Memorial of St. Charles Lwanga and Companions, martyrs
Where I went to school in Oregon, there was a perfect view of Mount Hood and the Cascades. I say that, but that was only on days when it was not overcast. In Oregon, you had to believe that there were mountains behind the clouds even when you did not always see them.
Knowing that there were mountains in the landscape was a type of faith. Our supernatural faith is such that I can say I have it, but day to day it may not be evident. It is only when the chips are down that I can be sure that I continue to trust in God’s providence and goodness.
The same thing can be said of love. We take for granted that we love, but rising to the standard of the theological virtue of love could be in question. Jesus asks Peter to the point of offense and annoyance whether he actually loves Him. It is like when you blandly ask someone how they’re doing and they reply, “Fine.” Then, you ask: “How are you really doing?”
Do I really love the Lord? For me who have vowed poverty for sake of Jesus’ Kingdom; do I strive to live without distraction to following Christ or have I embraced a comfortable middle-class lifestyle? For married persons, the union reflects Jesus’ covenant with the Church; do I love, honor, and cherish for better or worse, or am quick to undermine the relationship by complaining to friends about my spouse? For all the baptized, we are called to make holiness our priority; do I say that I pray daily, but in reality, am I only saying a before-meal prayer?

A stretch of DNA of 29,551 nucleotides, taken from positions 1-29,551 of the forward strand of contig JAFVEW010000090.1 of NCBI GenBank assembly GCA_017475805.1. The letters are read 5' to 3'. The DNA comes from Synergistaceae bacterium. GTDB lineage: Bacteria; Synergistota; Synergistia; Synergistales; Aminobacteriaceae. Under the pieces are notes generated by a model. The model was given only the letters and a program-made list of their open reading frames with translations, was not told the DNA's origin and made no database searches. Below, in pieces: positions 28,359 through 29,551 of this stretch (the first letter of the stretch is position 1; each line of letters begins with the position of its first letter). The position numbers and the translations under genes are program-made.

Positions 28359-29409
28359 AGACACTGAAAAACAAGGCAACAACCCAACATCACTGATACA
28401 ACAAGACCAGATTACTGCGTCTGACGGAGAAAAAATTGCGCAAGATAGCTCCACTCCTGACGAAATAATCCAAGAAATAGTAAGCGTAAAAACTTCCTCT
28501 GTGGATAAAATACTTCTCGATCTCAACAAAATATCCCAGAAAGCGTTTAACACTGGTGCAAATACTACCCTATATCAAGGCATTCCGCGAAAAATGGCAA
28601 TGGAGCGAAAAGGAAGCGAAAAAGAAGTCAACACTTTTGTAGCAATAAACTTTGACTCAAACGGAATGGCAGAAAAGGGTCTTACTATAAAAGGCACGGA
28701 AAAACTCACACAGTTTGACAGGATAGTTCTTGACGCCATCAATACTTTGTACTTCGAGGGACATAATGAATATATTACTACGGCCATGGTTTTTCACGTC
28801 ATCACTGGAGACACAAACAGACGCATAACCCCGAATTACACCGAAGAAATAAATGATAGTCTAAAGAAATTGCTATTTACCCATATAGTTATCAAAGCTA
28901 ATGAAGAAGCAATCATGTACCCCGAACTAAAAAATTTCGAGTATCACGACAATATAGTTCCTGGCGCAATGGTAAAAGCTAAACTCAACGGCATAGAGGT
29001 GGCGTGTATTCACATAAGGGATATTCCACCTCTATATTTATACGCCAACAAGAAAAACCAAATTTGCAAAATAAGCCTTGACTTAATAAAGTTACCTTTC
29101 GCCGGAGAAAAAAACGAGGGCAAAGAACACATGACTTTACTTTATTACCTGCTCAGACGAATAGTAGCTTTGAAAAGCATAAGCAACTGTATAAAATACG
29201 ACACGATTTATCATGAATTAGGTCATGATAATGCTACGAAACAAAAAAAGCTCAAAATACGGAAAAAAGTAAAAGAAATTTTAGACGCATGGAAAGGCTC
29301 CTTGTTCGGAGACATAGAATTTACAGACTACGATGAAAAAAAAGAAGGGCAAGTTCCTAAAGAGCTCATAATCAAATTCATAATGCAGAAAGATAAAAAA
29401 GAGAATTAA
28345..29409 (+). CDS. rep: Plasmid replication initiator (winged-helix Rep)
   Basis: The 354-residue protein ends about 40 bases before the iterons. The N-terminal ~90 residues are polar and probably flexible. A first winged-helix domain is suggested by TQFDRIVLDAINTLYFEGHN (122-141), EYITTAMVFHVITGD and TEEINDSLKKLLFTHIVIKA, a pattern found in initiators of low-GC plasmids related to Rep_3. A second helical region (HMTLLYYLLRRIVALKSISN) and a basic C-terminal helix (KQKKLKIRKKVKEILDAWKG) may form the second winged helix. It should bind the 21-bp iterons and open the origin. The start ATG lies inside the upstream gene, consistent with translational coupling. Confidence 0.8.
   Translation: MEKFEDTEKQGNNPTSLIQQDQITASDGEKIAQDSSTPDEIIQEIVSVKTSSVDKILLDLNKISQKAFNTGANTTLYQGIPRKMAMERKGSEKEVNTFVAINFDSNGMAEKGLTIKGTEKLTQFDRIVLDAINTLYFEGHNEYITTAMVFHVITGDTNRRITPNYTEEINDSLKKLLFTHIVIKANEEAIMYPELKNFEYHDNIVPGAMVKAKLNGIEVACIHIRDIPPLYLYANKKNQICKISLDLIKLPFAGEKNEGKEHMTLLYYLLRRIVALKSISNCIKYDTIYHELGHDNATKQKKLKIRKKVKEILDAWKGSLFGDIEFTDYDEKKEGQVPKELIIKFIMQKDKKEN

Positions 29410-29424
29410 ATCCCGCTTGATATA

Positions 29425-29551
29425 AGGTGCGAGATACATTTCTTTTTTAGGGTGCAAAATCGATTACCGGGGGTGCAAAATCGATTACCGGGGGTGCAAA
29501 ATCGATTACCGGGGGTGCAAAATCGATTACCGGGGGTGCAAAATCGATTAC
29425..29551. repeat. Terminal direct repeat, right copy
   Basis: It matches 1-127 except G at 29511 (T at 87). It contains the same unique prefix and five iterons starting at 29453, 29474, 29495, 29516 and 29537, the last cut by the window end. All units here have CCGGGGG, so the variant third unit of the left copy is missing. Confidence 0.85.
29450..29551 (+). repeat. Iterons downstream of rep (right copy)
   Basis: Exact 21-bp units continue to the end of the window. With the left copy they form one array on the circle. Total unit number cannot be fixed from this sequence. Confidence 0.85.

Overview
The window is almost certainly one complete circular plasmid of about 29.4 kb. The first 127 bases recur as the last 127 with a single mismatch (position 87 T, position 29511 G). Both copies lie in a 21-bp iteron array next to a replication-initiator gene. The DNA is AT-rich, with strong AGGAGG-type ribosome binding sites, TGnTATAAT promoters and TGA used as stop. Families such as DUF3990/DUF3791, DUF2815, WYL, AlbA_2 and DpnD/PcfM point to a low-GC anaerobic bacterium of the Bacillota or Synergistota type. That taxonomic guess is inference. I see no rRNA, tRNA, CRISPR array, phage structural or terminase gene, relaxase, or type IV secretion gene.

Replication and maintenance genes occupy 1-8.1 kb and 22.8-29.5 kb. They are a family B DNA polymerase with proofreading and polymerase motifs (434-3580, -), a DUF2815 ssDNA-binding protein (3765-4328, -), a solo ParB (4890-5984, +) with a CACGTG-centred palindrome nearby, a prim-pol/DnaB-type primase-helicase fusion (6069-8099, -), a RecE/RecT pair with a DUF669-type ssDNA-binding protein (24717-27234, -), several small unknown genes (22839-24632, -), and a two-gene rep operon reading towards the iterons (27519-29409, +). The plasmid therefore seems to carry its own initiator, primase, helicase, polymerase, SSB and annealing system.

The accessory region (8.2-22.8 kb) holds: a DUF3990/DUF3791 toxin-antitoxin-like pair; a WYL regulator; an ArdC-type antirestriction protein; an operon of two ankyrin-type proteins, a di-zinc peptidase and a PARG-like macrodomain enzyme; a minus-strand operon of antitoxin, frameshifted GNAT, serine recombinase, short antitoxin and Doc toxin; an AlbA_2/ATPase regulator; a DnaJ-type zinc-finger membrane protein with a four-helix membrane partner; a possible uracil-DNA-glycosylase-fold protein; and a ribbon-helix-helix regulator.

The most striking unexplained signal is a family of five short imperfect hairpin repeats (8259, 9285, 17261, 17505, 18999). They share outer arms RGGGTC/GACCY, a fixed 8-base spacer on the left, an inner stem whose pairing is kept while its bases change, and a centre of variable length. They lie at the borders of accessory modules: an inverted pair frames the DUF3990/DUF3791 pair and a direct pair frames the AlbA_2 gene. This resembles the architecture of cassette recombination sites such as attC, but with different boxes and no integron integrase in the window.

The love that Jesus calls us to choose takes us where we don’t want to go. Why not give up these things that we think we cannot live without? Why have anxiety about changing behavior? Christ promised us abundant life, and I trust because He died and rose, that when He said it, He was not lying. So, if you actually love Jesus like you say you do, follow Him completely.
Reflection by Fr. Pachomius Meade, OSB